Battle of Corunna

Battle of Corunna
Part of the Peninsular War
36 214430~death-of-sir-john-moore-(1761-1809)-january-17th-1809,-from-'the-martial-achievements-of-great-britain-and-her-allies-from-1799-.jpg
Death of Sir John Moore at the Battle of Corunna, derived from an engraving by Thomas Sutherland and aquatint by William Heath
Date16 January 1809

British tactical victory[1][2][3][a]

  • All French attacks on British lines repulsed
  • Majority of British army evacuated from Galicia intact

French strategic victory[4][5][6]

  • All British forces compelled to withdraw from the Spanish mainland
  • Northern Spain falls to the French
United Kingdom United KingdomFrance France
Commanders and leaders
United Kingdom John Moore  (DOW)
United Kingdom David Baird
France Jean-de-Dieu Soult
15,000 infantry[7]
9 to 12 guns[8]
12,000 infantry
3,200 cavalry
20 guns
Casualties and losses
900 dead or wounded[10]
300 sick abandoned[11]
600[12] to 700 dead or wounded
200 to 300 prisoners

The Battle of Corunna (or A Coruña, La Corunna, La Coruña, Elviña or La Corogne) took place on 16 January 1809, when a French corps under Marshal of the Empire Nicolas Jean de Dieu Soult attacked a British army under Lieutenant-General Sir John Moore. The battle took place amidst the Peninsular War, which was a part of the wider Napoleonic Wars. It was a result of a French campaign, led by Napoleon, which had defeated the Spanish armies and caused the British army to withdraw to the coast following an unsuccessful attempt by Moore to attack Soult's corps and divert the French army.

Doggedly pursued by the French under Soult, the British made a retreat across northern Spain while their rearguard fought off repeated French attacks. Both armies suffered extremely from the harsh winter conditions. Much of the British army, excluding the elite Light Brigade under Robert Craufurd, suffered from a loss of order and discipline during the retreat. When the British eventually reached the port of Corunna on the northern coast of Galicia in Spain, a few days ahead of the French, they found their transport ships had not arrived. The fleet arrived after a couple of days and the British were in the midst of embarking when the French forces launched an attack. They forced the British to fight another battle before being able to depart for England.[13]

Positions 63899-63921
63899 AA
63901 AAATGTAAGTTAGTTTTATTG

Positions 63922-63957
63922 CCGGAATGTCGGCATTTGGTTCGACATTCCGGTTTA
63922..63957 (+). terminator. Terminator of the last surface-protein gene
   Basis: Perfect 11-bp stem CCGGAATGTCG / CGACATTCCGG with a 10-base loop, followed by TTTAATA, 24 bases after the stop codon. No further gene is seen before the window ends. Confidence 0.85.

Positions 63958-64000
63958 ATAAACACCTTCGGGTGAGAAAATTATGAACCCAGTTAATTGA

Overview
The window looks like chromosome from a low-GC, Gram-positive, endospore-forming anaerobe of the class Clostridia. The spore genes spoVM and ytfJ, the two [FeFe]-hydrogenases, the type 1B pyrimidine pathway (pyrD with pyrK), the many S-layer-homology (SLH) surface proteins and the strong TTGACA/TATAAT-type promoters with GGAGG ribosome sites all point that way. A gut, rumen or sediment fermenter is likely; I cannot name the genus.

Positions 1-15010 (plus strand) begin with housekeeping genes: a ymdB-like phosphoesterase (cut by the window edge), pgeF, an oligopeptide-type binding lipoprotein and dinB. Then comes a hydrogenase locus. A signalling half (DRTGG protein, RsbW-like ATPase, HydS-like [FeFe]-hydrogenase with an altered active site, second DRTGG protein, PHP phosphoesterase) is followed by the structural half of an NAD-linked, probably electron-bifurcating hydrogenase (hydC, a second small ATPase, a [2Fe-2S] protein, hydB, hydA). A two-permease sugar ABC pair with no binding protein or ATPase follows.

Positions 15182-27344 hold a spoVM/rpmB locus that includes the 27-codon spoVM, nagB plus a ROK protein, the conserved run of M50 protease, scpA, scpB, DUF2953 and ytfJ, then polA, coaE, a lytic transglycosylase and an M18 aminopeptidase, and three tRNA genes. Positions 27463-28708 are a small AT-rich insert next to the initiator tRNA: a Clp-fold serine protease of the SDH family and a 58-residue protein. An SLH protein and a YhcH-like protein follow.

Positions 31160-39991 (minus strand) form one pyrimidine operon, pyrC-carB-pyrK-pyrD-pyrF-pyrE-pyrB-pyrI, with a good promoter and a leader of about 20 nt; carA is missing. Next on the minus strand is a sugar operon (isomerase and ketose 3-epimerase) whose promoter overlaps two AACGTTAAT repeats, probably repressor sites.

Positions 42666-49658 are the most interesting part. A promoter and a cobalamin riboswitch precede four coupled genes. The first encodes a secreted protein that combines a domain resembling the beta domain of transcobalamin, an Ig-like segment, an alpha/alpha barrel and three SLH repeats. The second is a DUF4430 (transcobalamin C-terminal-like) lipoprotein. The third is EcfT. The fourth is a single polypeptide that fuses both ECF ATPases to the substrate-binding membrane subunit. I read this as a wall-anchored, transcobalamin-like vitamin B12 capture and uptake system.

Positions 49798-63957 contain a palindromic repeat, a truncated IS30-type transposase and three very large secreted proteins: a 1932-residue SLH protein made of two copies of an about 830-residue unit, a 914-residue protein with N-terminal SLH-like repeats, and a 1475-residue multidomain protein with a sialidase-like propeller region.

In the resulting action, the British repulsed the French assault and completed their embarkation. They saved their army from destruction. But the port cities of Corunna and Ferrol, as well as northern Spain, were captured and occupied by the French. During the battle, Sir John Moore, the British commander, was mortally wounded, dying after learning that his men had successfully repelled the French attacks.[14]


Sir John Moore, the British commander

In early October 1808, following the scandal in Britain over the Convention of Sintra and the recall of the generals Dalrymple, Burrard and Wellesley, Sir John Moore took command of the 30,000-man British force in Portugal.[15] In addition, Sir David Baird in command of an expedition of reinforcements out of Falmouth consisting of 150 transports carrying between 12,000 and 13,000 men, convoyed by HMS Louie, HMS Amelia and , entered Corunna Harbour on the 13 October.[16] By November 1808 the British army, led by Moore, advanced into Spain with orders to assist the Spanish armies in their struggle against the invading forces of Napoleon.[17]

After the surrender of a French army corps at Bailén[18] and the loss of Portugal, Napoleon was convinced of the peril he faced in Spain. Deeply disturbed by news of Sintra, the Emperor remarked,